A few months ago I posted some data on this blog that showed the growth of homeschooling in the US with almost 5% of K12 students being schooled at home. I wrote at the end of that post:

This is a trend to watch and, possibly, to invest in

Well, invest in it we did.

Yesterday Rebecca posted our investment rationale for Outschool, a company that offers real time group classes taught largely by very experienced K12 teachers over live video.

I encourage all of you to click on that link and go read our investment rationale. There are a number of interesting trends we are betting on here and Rebecca articulates them well. There are also some examples of classes your kids can take that are amazing.

But what I want to talk about is how important services often start in the fringes and over time move into the mainstream. We are certainly betting that is the case with crypto-currencies. We have seen that with Airbnb (couch surfing>hotel alternative), Uber (ride sharing>car alternative), YouTube (video sharing>TV alternative), and so many other examples.

Homeschooling is a fringe market right now. But education is not.

Outschool can exist with excellent unit economics for the students, teachers, and company because there is a market of almost 2.5mm students in the US who need to learn things like Algebra, European History, Biology, etc, and will pay to do so.

But of course, there are over 50mm K12 students in the US and many more around the world who need to learn these subjects as well and often don’t learn them very well in the legacy schooling model.

When our kids were in school and struggled with a class/teacher/subject, we would get them a tutor to come to our home in the evenings. That is a 1%er solution and is not affordable for most families.

But the Outschool model, because of the scale it has reached in the homeschooling market, is driving down the cost of learning these subjects and can and does replace the high cost tutorial market for a number of families already. As its scale increases and economies kick in, it can reach more students and families desperate to master challenging material.

Great teachers are one of the most valuable resources we have in our society. I can trace much of what I know to a handful of these people.

But school buildings, classrooms, and the supporting Infrastructure for them are very much replaceable with new technology. Outschool is showing a way how to do that.

At USV, we seek to back trusted brands that can open up access to knowledge (and wellness and capital). Many (most?) of these brands start out on the fringes and move into the mainstream over time as they scale and the benefits become obvious to mainstream consumers. Outschool is squarely in the sweet spot of our thesis and I am excited to see what it can do for learners around the world in the coming years.

#hacking education

Comments (Archived):

  1. William Mougayar

    The impact of this rich variety of classes would be quite strong for the rest of world (especially less developed countries), not just the US, but it seems that the pricing is more geared towards developed countries wealth levels.

    1. fredwilson

      For now, absolutely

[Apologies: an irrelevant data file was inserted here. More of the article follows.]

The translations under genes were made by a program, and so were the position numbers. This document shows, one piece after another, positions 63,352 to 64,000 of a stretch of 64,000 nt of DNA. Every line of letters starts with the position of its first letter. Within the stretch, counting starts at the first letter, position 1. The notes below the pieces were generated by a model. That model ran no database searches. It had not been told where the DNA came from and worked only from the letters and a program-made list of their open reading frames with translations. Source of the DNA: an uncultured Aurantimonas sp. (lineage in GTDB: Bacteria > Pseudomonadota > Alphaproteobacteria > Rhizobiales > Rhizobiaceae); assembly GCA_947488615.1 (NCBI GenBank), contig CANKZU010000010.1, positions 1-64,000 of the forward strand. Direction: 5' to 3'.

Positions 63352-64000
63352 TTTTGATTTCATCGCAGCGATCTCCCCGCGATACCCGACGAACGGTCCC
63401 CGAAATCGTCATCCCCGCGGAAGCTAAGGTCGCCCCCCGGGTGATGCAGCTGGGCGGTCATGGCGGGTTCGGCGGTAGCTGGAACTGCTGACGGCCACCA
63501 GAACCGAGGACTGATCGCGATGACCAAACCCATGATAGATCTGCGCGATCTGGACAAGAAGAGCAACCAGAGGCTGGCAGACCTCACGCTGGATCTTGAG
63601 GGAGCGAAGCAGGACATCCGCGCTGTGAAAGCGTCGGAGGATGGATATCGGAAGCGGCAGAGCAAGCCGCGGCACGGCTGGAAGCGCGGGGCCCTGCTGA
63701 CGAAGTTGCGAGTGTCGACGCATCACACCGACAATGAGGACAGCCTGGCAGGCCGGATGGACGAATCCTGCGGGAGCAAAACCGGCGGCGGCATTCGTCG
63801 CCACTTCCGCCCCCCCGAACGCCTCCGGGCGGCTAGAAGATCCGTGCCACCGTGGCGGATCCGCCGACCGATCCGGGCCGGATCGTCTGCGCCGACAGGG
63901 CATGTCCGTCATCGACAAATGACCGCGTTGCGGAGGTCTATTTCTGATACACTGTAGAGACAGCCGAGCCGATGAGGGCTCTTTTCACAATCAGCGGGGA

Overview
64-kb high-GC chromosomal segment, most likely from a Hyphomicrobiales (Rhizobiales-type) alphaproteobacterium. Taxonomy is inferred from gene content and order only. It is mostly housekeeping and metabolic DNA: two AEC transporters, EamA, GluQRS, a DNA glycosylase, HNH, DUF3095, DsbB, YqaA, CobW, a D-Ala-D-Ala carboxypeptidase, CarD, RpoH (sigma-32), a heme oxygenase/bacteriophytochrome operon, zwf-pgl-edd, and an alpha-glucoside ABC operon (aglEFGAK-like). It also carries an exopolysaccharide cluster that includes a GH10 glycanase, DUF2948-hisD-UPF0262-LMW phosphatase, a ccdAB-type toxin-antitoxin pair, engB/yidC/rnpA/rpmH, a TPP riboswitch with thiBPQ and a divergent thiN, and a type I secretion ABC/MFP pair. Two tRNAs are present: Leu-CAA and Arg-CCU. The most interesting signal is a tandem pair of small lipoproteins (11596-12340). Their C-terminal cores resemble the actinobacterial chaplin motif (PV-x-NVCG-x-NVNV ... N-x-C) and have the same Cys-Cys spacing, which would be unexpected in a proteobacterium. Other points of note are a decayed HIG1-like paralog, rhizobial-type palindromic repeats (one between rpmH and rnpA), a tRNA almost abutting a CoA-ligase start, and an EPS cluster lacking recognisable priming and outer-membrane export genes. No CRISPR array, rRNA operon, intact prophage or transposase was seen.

2. DJL

    I would assume that a large part of the cost of school is “overhead” associated with school administration.If the “unit cost” of K12 education is truly understood, isn’t it just a short time before philanthropists can start paying for the education of kids in poor areas?

    1. Mike

      There is a social aspect to education but perhaps this could be restructured to capture some of the overhead savings possibilities. Some interesting possibilities, maybe not replace, but augment traditional education? I have a son with some time over the summer. Maybe I’ll check this out.

      1. DJL

        That is what has always bothered me about “home school.” At least 50% of education is establishing “EQ” – learning to deal with social situations and groups. Home school folks should create local groups or “meetups” where the kids could interact.

        1. JamesHRH

          Bigger issues is 2 income households.Daycare is a big part of education, all the way to 16 yo.

  3. awaldstein

    So interesting that this is built on Zoom as a platform. Literally.Sent over to Bill Tai (Zoom’s first investor) as he will appreciate this.

    1. pointsnfigures

      that is interesting

      1. awaldstein

        another example of how powerful the options are and how smart a company Zoom is.i use it every day and honestly never thought about it as a launch platform.

  4. FlavioGomes

    Fascinating. I wonder now if kids only learn social skills exclusively through facebook et al. One of the most important elements of school isn’t the curriculum…its learning direct, analog human interaction.

  5. Kirsten Lambertsen

    Super excited to check this out and that USV invested in it. Bravo!

  6. JamesHRH

    This is, by a considerable margin, your most compelling post in several years.Teaching has always been a calling b:c the economics of traditional teaching limited the responsibility that a single teacher could carry. Consequently, their compensation – which tracks the responsibility they carry, like all compensation – was limited to the impact they could have ( primarily negatively ) when they were reaching 20 odd Grade 4 children.I don’t agree with your stated Outschool benefits of reduced costs & potential for great teachers to have outsized impacts on more students ( they are not ‘wrong’ they are just not what will be unlocked by Outschool).Outschool is going to make great teachers millionaires.Both my kids are being tutored remotely in Math by a great reacher, even though we send them to a top of the rate chart private school here in Houston that does lots of things well but has a current Math Head of Dept who is lousy,People like our tutor – making a nice bump after hours tutoring kids in TX while living in California – will be able to reverse the classroom model, set a strong curriculum for a huge number of students ( think Khan Academy ) at a reasonable price & then charge huge $ for small slices of their time ( think Tony Robbins ).The only trend that is against Outschool is the coming – massive – correction / shakeout in the post secondary education market. It’s going to get gutted, likely by the same model. College will be split into ‘in person, socially driven, huge cost’ experiences & ‘remote, credential driven, low cost’, w the Grand Valleys & Southern NH brands dominating the markets.Get ready for a ton of state schools to close.Compare Outschool to the baseless pandering that America witnessed from Joe Biden here in Houston yesterday, promising teachers more money for the same responsibilities.Outschool is a landslide.